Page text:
Heterogeneity of neuroblastoma cell identity defined by transcriptional circuitries
Boeva V, Louis-Brennetot C, Peltier A, Durand S, Pierre-Eugène C, Raynal V, Etchevers HC, Thomas S, Lermine A, Daudigeos-Dubus E, Geoerger B, Orth MF, Grünewald TGP, Diaz E, Ducos B, Surdez D, Carcaboso AM, Medvedeva I, Deller T, Combaret V, Lapouble E, Pierron G, Grossetête-Lalami S, Baulande S, Schleiermacher G, Barillot E, Rohrer H, Delattre O, Janoueix-Lerosey I.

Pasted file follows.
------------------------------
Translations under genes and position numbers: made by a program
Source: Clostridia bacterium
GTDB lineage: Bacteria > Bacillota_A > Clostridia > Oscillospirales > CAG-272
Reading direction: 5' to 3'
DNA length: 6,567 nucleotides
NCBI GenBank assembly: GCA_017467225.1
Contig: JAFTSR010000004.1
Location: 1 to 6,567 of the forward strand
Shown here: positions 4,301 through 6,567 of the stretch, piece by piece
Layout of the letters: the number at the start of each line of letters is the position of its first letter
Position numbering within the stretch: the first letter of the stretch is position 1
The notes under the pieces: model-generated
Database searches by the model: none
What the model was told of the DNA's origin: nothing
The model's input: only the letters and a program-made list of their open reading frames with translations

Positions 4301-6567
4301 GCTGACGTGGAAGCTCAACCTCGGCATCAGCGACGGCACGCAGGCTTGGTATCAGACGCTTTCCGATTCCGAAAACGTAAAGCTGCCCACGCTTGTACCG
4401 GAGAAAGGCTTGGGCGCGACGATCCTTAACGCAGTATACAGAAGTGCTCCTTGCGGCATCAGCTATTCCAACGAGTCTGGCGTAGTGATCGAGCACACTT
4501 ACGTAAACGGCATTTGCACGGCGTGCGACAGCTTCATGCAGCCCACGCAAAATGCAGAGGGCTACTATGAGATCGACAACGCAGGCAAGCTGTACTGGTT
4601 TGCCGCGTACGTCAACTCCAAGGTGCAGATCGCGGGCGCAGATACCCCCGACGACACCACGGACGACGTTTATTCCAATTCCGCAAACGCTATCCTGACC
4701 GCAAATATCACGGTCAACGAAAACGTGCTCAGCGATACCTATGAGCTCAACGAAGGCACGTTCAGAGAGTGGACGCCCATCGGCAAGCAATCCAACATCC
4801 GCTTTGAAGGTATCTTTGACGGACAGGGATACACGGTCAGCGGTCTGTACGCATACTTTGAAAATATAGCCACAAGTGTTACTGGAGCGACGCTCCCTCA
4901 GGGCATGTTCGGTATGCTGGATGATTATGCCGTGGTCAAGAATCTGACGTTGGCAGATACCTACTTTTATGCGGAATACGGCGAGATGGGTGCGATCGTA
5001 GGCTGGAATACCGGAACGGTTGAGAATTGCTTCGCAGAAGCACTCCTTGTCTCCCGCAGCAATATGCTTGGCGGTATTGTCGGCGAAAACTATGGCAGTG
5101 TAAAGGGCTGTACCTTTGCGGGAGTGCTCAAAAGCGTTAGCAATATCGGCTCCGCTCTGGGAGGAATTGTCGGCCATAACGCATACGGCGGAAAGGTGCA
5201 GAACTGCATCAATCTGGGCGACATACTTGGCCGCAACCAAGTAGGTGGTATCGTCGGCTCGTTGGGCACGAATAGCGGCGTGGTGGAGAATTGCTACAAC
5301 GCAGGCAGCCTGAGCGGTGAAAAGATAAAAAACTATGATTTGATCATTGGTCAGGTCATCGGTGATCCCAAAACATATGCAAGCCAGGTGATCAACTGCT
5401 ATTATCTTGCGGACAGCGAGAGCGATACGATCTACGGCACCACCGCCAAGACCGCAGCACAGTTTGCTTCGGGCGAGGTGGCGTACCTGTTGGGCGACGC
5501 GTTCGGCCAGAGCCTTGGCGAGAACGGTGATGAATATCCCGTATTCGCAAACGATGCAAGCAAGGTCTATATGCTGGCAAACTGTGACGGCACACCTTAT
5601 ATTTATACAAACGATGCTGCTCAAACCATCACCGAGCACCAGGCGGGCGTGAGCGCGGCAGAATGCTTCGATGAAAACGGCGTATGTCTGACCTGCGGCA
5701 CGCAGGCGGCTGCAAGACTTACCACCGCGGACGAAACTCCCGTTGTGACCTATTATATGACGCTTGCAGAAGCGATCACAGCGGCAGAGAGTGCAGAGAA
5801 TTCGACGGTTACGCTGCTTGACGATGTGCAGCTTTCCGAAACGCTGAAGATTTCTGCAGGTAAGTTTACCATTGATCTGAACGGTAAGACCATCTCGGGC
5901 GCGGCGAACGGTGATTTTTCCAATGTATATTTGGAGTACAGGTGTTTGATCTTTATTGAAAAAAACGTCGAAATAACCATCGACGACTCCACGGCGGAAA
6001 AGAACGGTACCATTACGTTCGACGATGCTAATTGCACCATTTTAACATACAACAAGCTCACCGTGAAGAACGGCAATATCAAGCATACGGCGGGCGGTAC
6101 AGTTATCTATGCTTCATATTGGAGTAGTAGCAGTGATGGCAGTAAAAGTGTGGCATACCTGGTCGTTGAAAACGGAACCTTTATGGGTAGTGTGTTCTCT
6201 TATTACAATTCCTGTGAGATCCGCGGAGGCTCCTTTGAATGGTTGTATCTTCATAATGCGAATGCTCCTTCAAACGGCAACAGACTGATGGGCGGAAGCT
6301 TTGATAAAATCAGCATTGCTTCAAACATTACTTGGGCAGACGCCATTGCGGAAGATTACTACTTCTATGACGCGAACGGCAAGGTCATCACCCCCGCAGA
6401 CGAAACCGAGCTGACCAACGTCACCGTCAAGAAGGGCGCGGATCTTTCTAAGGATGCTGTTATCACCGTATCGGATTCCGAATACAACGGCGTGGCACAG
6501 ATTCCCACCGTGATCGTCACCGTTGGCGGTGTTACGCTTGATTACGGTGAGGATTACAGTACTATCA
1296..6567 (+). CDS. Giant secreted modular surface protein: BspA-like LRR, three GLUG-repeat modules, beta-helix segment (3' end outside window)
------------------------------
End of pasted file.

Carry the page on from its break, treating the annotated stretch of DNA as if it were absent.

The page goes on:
Neuroblastoma is a tumor of the peripheral sympathetic nervous system, derived from multipotent neural crest cells (NCCs). To define core regulatory circuitries (CRCs) controlling the gene expression program of neuroblastoma, we established and analyzed the neuroblastoma super-enhancer landscape. We discovered three types of identity in neuroblastoma cell lines: a sympathetic noradrenergic identity, defined by a CRC module including the PHOX2B, HAND2 and GATA3 transcription factors (TFs); an NCC-like identity, driven by a CRC module containing AP-1 TFs; and a mixed type, further deconvoluted at the single-cell level. Treatment of the mixed type with chemotherapeutic agents resulted in enrichment of NCC-like cells. The noradrenergic module was validated by ChIP-seq. Functional studies demonstrated dependency of neuroblastoma with noradrenergic identity on PHOX2B, evocative of lineage addiction. Most neuroblastoma primary tumors express TFs from the noradrenergic and NCC-like modules. Our data demonstrate a previously unknown aspect of tumor heterogeneity relevant for neuroblastoma treatment strategies.